Death of Constable Robert Hendrickson Creates Vacancy

2/4/2013

Board to Appoint Constable to Serve through December 2014

FLORENCE – Constable Robert Hendrickson who served as Justice Precinct Constable for Oracle for the past 14 years died unexpectedly on Friday, January 25.

“Constable Hendrickson will be missed and hard to replace. During his many years of service, he developed an extensive knowledge of the people and communities we serve,” said Justice of the Peace Robert Kent who presides over the Oracle court.

The law that covers vacancies in county offices makes a distinction between whether the vacancy occurs within the first two years of an official’s term or afterwards. In the case of a mid-term vacancy that occurs after the completion of the first two years of service, Arizona Revised Statute 16-230.A.2 is invoked. This states:

If a county office becomes vacant, the board of supervisors shall appoint a person of the same political party as the person vacating the office to fill the portion of the term until the next regular general election. If the person vacating the office changed political party affiliations after taking office, the person who is appointed to fill the vacancy shall be of the same political party that the vacating officeholder was when the vacating officeholder was elected or appointed to that office.

Mr. Hendrickson was elected as a Republican so the Pinal County Board of Supervisors is accepting applications from registered Republicans for the Constable position.

To be eligible for appointment as Constable, Arizona law specifies that the following criteria be met by each potential candidate:

  • Must be a legal Arizona resident living within the Oracle Justice Court District 5 (see map at http://goo.gl/wx4ar),
  • Must be registered to vote,
  • Must be able to read and write the English language and,
  • Must be at least 18 years of age.

Interested individuals should take note of the application criteria and deadlines below.

Applications, letters of interest and/or résumés by 5:00 PM on Friday, February 15. There is no formal application to submit and any combination of a letter of interest, résumé or other documents outlining the applicant’s qualifications for office should be mailed, or submitted in person:

Sheri Cluff
Clerk of the Board
Pinal County Board of Supervisors
135 North Pinal Street
PO Box 827
Florence, AZ 85132

or

Sheri Cluff
Clerk of the Board
Pinal County Board of Supervisors
118 Catalina Avenue
Mammoth, AZ 85618

Candidates should indicate their address, party affiliation and contact information in the application.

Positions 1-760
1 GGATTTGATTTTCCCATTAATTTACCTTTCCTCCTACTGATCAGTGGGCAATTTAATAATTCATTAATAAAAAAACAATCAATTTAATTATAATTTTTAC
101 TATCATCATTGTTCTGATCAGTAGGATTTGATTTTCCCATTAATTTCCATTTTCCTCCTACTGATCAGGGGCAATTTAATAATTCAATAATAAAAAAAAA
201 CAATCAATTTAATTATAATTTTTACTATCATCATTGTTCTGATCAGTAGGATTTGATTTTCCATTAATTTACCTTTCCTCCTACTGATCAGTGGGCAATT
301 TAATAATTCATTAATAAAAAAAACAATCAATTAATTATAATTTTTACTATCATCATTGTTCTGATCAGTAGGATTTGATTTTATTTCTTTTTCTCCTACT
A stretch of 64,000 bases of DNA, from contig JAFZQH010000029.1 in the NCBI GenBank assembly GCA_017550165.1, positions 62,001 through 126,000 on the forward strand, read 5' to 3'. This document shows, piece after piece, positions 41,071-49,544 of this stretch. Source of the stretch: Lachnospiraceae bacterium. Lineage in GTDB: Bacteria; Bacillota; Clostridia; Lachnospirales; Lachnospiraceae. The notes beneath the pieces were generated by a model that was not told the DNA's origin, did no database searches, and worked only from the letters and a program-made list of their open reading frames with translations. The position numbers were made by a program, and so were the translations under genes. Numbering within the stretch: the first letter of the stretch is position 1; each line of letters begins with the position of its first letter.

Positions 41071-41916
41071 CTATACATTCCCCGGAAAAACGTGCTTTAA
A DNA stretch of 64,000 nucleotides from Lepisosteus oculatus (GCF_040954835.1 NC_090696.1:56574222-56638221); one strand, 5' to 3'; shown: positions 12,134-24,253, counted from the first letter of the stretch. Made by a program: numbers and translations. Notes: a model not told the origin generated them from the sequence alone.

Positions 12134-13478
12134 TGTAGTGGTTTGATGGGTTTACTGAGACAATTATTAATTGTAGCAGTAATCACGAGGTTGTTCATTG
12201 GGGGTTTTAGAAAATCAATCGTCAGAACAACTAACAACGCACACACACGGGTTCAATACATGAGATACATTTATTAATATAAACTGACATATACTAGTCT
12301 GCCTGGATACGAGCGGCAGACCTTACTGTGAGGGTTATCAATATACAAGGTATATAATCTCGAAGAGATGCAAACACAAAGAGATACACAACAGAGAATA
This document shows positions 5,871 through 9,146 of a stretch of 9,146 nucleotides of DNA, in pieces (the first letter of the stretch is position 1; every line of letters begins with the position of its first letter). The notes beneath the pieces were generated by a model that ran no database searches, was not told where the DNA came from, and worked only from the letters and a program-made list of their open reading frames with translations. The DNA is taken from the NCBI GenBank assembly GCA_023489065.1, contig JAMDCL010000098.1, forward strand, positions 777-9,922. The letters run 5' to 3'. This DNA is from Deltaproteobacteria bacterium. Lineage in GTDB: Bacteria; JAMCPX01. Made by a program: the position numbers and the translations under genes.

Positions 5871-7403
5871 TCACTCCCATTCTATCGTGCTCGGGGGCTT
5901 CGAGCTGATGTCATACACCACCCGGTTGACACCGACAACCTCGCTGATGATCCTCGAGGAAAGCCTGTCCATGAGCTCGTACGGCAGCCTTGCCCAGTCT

The Board of Supervisors will meet on Wednesday, February 20 at 10:00 AM at which candidates may speak to board members about their qualifications or desire to serve as Constable. The Board members will nominate and vote on their preferred candidate on February 20 after the presentations are complete. The person selected will serve until the term ends on December 31, 2014. If the person wishes to continue serving as Constable, he or she will have to campaign for office and be elected in November 2014.

About Constables
The term “Constable” comes from the Latin comes stabuli or “count of the stables.” During the Byzantine era, the person holding this position was responsible for care and supervision of the royal court’s horses. Over time, the position became one of great military importance, gradually evolving into a position usually dealing with the enforcement of law and order.

In the United States, the office of Constable varies by state and region. Constables are elected officers of the County and must be 18 and live in the precinct or district in which they are elected. Pinal County Constables serve four year terms. The primary responsibility of a Constable is the service of process for the Justice of the Peace courts. They serve summons, injunctions, writs and orders.

Constables are classified as peace officers but do not regularly perform police functions such as patrols, arrests or investigations unless specifically certified to do so.

Title 22 of the Arizona Revised Statutes provides more detail on the duties of Constables and how they work with the Justices of the Peace and Justice Courts. See http://www.azleg.state.az.us/ArizonaRevisedStatutes.asp?Title=22 for more information.

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